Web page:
Harrisburg is known for its historic homes, which often have such touches as wide moldings, pocket doors and ceiling medallions.
Sometimes, those houses have something else much less desirable—lead-based paint.
Therefore, the city government wants residents to know that it is seeking applicants for its 2019 lead paint remediation program, an effort aimed at lower- and moderate-income owners and renters.
“It’s not just homeowners,” said Franchon Beeks, program manager and interim director of the city’s Department of Building and Housing Development. “We need more tenants and landlords to be aware of the program.”
The program is open to city residents who meet certain conditions, including income requirements (50 to 80 percent of median family income) and having children in the household younger than 6 years old, since eating chipped, lead-based paint can result in learning disabilities and behavioral problems. In addition, the housing unit must have been built before 1978.
Beeks spoke on Tuesday night during a Harrisburg City Council work session, offering council members a recent history of the program and a look at plans for 2019.
She told council that a federal Department of Housing and Urban Development (HUD) “Lead Hazardous Reduction Demonstration” grant for $3.7 million had expired on Dec. 31. However, last week, the city received notice that the Pennsylvania Department of Health had approved a one-year, $986,245 grant, allowing the lead paint control and remediation program to continue through 2019.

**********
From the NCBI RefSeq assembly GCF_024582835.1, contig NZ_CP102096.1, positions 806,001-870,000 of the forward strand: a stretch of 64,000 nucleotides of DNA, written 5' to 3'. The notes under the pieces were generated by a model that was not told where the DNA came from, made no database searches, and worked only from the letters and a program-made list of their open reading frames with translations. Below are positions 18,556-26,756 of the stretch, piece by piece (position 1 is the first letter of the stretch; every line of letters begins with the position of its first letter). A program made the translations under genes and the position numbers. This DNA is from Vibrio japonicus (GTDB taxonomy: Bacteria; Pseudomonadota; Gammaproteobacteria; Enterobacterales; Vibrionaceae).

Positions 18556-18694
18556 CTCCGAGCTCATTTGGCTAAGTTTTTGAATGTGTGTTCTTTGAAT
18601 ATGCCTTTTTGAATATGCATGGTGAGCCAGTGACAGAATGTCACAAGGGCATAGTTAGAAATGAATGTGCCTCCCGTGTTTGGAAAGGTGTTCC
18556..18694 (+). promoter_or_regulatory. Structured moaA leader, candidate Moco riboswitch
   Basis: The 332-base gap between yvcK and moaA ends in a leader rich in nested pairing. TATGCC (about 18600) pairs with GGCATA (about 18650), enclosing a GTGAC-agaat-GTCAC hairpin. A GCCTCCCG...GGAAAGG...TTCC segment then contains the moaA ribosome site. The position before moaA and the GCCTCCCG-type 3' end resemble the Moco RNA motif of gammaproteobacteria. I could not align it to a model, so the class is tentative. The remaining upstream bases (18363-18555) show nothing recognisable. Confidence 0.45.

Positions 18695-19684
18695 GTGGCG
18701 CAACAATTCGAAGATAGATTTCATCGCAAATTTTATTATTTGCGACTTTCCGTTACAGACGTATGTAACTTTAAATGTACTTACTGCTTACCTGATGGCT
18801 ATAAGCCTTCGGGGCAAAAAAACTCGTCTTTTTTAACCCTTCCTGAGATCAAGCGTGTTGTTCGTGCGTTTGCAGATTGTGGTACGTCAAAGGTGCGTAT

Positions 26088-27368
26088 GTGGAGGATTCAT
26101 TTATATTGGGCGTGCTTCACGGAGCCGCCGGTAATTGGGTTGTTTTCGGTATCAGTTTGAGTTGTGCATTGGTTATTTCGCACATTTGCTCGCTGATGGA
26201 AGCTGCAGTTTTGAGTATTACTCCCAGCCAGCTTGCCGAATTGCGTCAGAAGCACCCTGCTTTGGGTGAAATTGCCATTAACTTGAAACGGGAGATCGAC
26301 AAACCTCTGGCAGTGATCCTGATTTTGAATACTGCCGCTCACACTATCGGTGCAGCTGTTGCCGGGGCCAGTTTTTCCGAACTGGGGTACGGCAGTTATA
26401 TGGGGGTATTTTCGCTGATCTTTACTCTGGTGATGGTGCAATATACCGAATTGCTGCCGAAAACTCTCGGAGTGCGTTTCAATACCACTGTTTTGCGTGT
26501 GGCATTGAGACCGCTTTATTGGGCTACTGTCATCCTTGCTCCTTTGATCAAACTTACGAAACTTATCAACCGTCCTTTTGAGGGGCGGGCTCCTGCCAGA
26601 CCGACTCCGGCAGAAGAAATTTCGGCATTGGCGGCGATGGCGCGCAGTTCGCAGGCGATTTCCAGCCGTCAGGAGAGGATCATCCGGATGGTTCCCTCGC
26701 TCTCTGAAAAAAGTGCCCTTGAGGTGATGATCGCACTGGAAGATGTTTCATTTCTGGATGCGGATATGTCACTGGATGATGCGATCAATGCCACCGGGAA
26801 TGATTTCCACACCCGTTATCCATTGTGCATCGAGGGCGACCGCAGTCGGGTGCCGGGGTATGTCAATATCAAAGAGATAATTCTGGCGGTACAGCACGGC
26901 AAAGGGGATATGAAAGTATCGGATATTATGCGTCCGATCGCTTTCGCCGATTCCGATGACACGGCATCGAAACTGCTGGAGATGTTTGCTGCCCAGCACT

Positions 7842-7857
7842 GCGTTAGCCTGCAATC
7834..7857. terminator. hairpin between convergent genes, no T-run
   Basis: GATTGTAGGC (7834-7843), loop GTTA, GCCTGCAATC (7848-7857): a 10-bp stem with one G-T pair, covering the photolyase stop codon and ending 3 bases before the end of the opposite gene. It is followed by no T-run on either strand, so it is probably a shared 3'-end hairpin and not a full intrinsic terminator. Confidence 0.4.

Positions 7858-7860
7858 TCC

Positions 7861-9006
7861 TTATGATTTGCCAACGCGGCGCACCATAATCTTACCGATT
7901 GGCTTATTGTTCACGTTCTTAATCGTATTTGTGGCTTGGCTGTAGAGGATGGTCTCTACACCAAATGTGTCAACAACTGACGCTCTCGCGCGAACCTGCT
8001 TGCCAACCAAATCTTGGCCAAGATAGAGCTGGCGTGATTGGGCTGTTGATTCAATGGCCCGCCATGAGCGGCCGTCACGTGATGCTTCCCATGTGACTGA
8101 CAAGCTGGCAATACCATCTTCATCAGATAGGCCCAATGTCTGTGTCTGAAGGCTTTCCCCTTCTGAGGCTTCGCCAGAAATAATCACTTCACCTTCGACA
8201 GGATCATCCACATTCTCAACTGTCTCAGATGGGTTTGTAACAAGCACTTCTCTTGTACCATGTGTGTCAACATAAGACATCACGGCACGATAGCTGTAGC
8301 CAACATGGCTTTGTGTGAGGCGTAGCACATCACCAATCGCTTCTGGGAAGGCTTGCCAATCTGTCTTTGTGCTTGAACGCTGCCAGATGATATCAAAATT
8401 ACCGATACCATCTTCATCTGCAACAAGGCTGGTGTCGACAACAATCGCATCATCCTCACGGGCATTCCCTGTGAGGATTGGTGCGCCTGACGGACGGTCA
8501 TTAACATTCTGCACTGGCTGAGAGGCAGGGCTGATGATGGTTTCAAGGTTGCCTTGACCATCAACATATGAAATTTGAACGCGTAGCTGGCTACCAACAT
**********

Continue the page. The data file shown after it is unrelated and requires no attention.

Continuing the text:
Beeks’ presentation wasn’t all good news.
She started by saying that the three-year HUD program got off to a slow start. By June 2017—halfway through the grant period—the city had fallen 20 units short of its benchmark of 70 remediated units. By Sept. 30, 2017, the city had fallen even further behind its goal, completing just 63 of an expected 100 units.
HUD then cited Harrisburg as “noncompliant,” the program manager resigned and Beeks was hired to replace him.
“We had a real problem with this grant,” said Mayor Eric Papenfuse. “We brought on Franchon, and, since then, things have really come around.”
By the end of the grant period in December, the city had completed 181 units, one more than its benchmark of 180. Still, the city left about $1 million of the grant money unspent, but that was largely because the average cost-per-unit, at $9,600, was far below the benchmark cost, Beeks said.
Susan Brown-Wilson, a former city councilwoman who is now client outreach and relocation coordinator for the program, said that they generated interest in the program by speaking before many organizations, attending numerous events and passing out information.
“We blanketed this entire city with flyers,” she said. “We did a lot of footwork to get the applications we received.”
Beeks and Brown-Wilson said that they expect to make the same outreach effort this time around, with a goal of remediating 70 units by year-end. They even plan to include program information in the city’s monthly sanitation bills.
“Having mailers in the trash bill will help with the visibility of this program,” said Councilman Westburn Majors.
To date, most of the participants have been homeowners, but Beeks said that she would like to reach more landlords and renters, as renters make up a large percentage of the city’s lower-income residents. Reaching this population has proven to be difficult, she said, even though the cost of relocation and temporary accommodations–necessary while the work is performed–is also paid through the program.
Looking forward, Beeks said that the city plans this year to apply for the next federal HUD grant, which will run from 2020 to 2023.
“For the next grant, we hope to increase our units,” Beeks said.
Click here for more information on Harrisburg’s Lead Hazard Reduction Program or call 3-1-1 and request an application.